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ESSAY
Polar Opposites
Aaron Como

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Like the highest peak of the tallest mountain.  The air is thin and it’s hard to breathe.  It’s pure, though, and clean.  There are no obstructions to cloud the view for miles and miles…

Like the wide and vast base of the mountain.  The air is thick and it’s hard to breath.  At the bottom there is nothing but jagged rock straight up.  The peak is a myth and its truth is obscured by clouds. 

Like the poles, the North and the South.

Like sides of a coin.

Like me.

Opposites.  Far apart, the widest chasm in between.  Never to meet, with nothing in common. Except as part of the whole.

* * *

They’d decided on bipolar.  I’d shrugged.  They throw diagnoses around like cheap dime store frisbees.

They used to call it manic depression but they changed it.  Bipolar sounds more clinical.  Less…crazy.

I wear it like a badge of honor.  The badge is dull and crusted with rust.

* * *

Standing at the peak of bipolar is exhilaration.   

At its peak I can do anything.

At its peak I am invincible.

At its peak I am confident.  I’m attractive.  I’m funny.  I sparkle and dazzle.  Everyone likes me at the peak.  Everything is possible at the peak.  I look out from it at the world and I am one with all living beings.  I am at the top of the world.  I am the top of the world.  Until I look down…

Lying at the base of bipolar is sorrow.

At its base I cannot do anything.

At its base I am broken.

At its base I sink into the murk until I am frozen.

At its base I am full of reproach.  I’m hideous.  I’m awkward.  I’m dull and flat.  No one likes me at the base.  Nothing is possible at the base.  I’m alone.  I’m under the world.  I am the underworld.  Until I look up…

They pull and push at each other, the peak and the base.  They long and reach for each other. They hate and reject each other.  There is no middle ground.

* * *

Before I knew its name I knew it.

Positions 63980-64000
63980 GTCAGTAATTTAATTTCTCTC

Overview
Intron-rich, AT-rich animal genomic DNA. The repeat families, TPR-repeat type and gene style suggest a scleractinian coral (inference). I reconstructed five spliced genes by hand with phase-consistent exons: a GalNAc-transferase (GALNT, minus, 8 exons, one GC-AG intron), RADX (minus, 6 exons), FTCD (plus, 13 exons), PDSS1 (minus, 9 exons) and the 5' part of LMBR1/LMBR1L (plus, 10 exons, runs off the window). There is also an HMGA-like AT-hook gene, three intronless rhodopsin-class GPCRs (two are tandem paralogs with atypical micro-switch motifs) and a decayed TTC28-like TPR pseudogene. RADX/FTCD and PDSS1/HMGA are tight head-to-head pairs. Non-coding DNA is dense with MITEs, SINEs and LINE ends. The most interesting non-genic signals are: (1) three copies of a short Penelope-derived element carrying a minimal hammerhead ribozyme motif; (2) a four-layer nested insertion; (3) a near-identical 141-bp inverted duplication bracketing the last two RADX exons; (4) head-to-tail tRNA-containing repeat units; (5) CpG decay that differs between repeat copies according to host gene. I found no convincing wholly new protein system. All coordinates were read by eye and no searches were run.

I’ve done things in its name.  I’ve brought it with me, complicit in the things I’ve done.

On top of the world feeling no pain.  Feeling so good and wanting to share the feeling.  Never wanting the feeling to end.  Raining dollars on the writhing women.  One more, then one more drink past too many.  Windows down as the car and the music blast down the highway.  I don’t see the lights or hear the sirens.

I’m on the top of the world.  I never want the party to end.

* * *

I’ve done things in its name.  I’ve brought it with me, complicit in the things I’ve done.

At the bottom of the world everything is pain.  Pain until I was unable to feel.  I needed it to stop.  I’ve stood on the roof and dared and shamed myself to let go.  I’ve turned on the car and shut the garage door.

I’m at the bottom of the world.  And I want it to end.

***

I sat in my room at the hospital.  I cried harder than I thought was possible.  I felt relief that I did not know existed.  I slept a long, hard, dreamless sleep, protected against the dreams that had battered my mind.

* * *

I can’t trace its etymology.  I can’t see it.  I can feel it, though, and it’s on the tip of my tongue, but I can’t find the words.  They tell me that it doesn’t matter.  It matters to me.

They tell me its chemicals and they give me pills.  They make me talk about it.

I take them and it helps.  I talk and it helps.

I’m not like that anymore.  I haven’t been to the peak in a long time.  I haven’t been to the base in even longer.

I live in the middle.  It’s ok.  It’s better.  I’m better.

I can talk to people and I don’t hide from them.  They like me, or so it seems.

I’m respectable.  I have a job.  I have a family.  I haven’t done anything harmful or hurtful in a long time.

* * *

The pills and the talking hold the bipolar at bay.  It’s not a cure but a truce.  The war is never won.  The top and middle and bottom.  Wherever I am, I am exhausted.

I am functional.  There are no jagged cliffs to climb up or fall onto.  It’s gentle, like laying in a boat as the water gentle bobs it up and down.  It’s good.

Yet.

They’ve chipped away at me.  I’ve been robbed. 

I’ll never feel the pure exhilaration at the peak of the mountain of bipolar.  It’s too dangerous.

I’ll never feel the deep sadness at the base of the mountain of bipolar.  It’s too dangerous.

I’ve mourned them.  I miss them.  I was raw and unfiltered and undiluted.  I was pure. 

I’m better.  But a piece of me is missing.  I’m not the same, for good or for ill.


Aaron J. Como lives and writes and works in Milwaukee, WI. His work has appeared in numerous publications, including Drunk Monkeys, Five to One, Red Fez and The Creative Truth. Find him on twitter @aaronjcomo